The battery management problematic
1 October, 2019
Going forward, step by step. In order to improve unit economics, operators of free-floating mobility services are working hard to improve their product: development of sturdier vehicles to improve lifespan and resistance to vandalism, and adoption of a new paradigm toward battery charging – as we are more and more talking about electric vehicles.
Once upon a time, appeared in the streets maaaaany shared electric scooters in the streets of a holy Californian city. The appearance of the service followed a simple rule: remain simple. Meaning: using e-scooters from the consumer market, and gig workers to externalize the battery charging. No big investments.
When the service validity was proven, it then matters to rationalize the charging management. With larger scales and stricter rules, operators now have to become socially responsible and ensure the safety and quality of battery charging. This is where we are now: operators are bringing back home the battery charging operations. It is strong part of the identity of some, the only way to remain for others.
The (very) close future will see the massive introduction of vehicles with a swappable battery feature. Many e-scooter operators (Skip, Veoride, Wind…) already unveiled their solutions, but Jump is the first to use it at large scale in most of their markets with its e-bike. Introduced in December 2018, it makes the charging management much easier, as you are now dealing with the battery alone instead of vehicles, as well as improving the availability of the vehicles, as it is not immobilized during charging and transport.
Next step: assign the battery charging to the final user
But there is still room for improvement. We now have an efficient way to manage the battery charging, but it still requires staff, transport, a warehouse. So… why not asking the final user to do the job?
To allow that, an operator will have to install charging devices around the streets and work on an incentive program to have the customer to use it. The leader of such solutions is to be found in the e-moped sector: since 2015, Gogoro is installing charging stations around Taïwan and have now 1391 GoStations available. The user process at these new generation gas-stations is incredibly fast. It evolved with a service of shared e-mopeds called GoShare, which launched this summer with 1000 vehicles in Taoyuan. In the micromobility industry, PushMe is following suit with a similar solution (but not developing its vehicle).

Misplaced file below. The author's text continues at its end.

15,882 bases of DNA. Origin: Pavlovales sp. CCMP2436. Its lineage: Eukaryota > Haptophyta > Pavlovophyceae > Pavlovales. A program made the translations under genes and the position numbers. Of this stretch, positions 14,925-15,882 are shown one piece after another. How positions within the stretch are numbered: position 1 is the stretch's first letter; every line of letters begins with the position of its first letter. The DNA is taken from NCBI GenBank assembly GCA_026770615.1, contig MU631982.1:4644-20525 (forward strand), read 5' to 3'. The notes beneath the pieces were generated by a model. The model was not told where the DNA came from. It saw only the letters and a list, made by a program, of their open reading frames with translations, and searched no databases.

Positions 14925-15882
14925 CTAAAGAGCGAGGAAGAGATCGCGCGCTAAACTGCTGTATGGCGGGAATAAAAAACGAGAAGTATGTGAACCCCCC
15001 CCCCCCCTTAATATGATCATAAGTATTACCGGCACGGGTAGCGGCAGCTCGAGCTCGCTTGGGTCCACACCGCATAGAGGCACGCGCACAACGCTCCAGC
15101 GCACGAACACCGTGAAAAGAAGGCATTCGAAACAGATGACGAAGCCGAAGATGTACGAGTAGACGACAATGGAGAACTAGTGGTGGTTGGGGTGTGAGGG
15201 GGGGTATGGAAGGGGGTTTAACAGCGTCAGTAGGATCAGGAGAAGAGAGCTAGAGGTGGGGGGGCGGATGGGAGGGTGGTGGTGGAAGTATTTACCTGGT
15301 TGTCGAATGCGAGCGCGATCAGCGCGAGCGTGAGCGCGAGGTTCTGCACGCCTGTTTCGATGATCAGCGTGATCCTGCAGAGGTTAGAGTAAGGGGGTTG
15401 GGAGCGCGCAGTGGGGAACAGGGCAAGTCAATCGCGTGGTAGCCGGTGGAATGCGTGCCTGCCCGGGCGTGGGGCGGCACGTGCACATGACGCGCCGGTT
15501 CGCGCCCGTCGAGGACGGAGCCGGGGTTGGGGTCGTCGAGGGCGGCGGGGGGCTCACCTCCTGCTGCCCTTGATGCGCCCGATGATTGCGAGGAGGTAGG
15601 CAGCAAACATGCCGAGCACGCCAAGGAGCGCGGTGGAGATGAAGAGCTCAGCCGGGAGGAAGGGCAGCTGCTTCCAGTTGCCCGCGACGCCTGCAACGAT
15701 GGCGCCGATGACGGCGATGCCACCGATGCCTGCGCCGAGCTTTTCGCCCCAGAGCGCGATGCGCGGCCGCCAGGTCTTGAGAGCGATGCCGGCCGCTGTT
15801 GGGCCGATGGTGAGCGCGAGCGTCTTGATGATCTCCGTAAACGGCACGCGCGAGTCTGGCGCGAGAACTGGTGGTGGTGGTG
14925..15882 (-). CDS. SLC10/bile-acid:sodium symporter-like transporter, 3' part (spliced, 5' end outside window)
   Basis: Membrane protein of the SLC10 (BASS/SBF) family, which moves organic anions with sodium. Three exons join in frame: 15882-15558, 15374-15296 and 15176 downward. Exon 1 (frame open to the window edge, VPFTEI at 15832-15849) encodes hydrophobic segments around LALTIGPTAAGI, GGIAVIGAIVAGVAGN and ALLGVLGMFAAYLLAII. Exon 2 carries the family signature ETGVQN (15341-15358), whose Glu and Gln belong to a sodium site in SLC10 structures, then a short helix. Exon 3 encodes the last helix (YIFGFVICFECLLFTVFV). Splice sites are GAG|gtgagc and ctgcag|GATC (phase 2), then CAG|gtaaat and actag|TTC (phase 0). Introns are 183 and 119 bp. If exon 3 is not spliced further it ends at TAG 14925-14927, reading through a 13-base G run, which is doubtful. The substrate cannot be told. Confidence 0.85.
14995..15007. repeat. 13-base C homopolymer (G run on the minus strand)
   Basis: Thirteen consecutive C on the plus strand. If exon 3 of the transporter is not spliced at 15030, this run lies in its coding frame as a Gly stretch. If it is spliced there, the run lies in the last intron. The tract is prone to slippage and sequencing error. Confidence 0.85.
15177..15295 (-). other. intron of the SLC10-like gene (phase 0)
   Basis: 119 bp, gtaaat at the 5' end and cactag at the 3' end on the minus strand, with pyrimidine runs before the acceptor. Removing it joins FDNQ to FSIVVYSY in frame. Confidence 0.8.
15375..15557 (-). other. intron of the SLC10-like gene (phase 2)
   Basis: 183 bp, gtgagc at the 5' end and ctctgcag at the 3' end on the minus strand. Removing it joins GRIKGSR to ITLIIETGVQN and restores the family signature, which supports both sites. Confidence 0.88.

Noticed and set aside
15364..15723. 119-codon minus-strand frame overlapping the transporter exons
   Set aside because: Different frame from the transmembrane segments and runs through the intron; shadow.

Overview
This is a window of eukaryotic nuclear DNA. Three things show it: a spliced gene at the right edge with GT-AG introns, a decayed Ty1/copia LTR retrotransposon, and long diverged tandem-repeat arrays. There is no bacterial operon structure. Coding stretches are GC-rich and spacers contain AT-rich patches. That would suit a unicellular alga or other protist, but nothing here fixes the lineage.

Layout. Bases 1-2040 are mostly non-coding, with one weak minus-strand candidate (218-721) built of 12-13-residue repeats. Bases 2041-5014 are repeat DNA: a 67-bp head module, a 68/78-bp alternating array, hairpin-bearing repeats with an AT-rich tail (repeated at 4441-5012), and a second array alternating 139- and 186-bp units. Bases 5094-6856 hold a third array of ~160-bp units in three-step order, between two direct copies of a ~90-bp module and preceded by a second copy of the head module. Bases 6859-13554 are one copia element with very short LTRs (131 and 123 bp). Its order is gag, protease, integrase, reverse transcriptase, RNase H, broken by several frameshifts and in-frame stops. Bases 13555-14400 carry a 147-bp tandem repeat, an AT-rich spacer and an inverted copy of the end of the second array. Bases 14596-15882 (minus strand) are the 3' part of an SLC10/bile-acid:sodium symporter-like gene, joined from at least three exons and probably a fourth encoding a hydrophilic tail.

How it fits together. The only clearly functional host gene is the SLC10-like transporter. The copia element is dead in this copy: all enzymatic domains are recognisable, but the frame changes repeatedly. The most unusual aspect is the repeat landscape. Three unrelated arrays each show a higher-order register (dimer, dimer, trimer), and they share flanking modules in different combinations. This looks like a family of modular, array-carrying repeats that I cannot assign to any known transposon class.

Jump (again !) unveiled on September 26th a new version of its e-bike, together with a battery charging kiosk. Jump is, therefore, adopting the GoShare model, even if the basis is quite the opposite: when Gogoro started its service with a huge network of stations, Jump is starting with a huge network of vehicles.
But some unknowns remain. The first is the incentive policy, as operators will have to find the balance between the reward and the service provided by the customer. What are you ready to pay for the user to swap the battery? Will it depend on the battery level? The second is about station – or kiosk – implementation. Operators will either have to sign agreements with authorities or private companies to be able to provide a dense enough network – even if users can only provide an additional service to the staff charging work. After free-floating, free-floating with charging stations, free-floating with swappable batteries, trust Jump to test the viability of free-floating with swappable batteries and battery kiosks.